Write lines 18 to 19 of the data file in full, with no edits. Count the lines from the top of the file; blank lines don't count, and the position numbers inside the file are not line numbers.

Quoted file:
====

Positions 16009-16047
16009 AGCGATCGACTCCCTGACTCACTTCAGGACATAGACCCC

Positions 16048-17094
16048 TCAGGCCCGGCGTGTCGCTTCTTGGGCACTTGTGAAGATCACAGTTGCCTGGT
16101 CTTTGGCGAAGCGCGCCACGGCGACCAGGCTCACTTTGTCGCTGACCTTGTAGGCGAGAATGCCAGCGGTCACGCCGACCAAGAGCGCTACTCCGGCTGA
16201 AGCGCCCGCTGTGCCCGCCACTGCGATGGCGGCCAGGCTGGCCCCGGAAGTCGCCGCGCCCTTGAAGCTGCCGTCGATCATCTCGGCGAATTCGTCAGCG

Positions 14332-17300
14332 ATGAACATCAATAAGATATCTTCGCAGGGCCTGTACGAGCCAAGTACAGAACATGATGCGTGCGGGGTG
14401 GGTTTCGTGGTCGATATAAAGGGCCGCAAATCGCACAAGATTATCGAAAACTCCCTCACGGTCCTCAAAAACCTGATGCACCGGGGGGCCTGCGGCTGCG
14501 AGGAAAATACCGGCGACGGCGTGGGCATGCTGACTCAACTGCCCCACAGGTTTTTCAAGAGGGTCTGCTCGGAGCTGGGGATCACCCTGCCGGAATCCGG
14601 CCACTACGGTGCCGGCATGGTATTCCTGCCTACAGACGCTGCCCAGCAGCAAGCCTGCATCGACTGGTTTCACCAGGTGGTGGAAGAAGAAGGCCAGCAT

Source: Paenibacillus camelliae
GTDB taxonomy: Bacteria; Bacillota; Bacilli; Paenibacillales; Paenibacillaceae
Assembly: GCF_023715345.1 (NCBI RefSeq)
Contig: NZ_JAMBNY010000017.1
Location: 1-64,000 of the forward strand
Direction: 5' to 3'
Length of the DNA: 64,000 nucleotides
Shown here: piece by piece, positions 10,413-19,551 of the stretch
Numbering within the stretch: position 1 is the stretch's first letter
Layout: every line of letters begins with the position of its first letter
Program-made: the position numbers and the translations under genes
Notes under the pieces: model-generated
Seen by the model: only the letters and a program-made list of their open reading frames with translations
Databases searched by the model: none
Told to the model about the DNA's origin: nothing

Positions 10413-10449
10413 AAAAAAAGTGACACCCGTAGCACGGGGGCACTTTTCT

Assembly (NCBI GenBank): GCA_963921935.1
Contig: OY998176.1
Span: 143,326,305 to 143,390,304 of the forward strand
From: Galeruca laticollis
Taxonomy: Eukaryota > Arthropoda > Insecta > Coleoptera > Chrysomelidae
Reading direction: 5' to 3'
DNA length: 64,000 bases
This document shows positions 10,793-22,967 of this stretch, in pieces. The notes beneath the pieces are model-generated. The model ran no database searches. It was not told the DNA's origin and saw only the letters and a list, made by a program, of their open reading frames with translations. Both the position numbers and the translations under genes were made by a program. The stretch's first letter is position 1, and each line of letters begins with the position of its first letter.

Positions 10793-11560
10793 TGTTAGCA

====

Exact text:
Length of the DNA: 64,000 nucleotides
Shown here: piece by piece, positions 10,413-19,551 of the stretch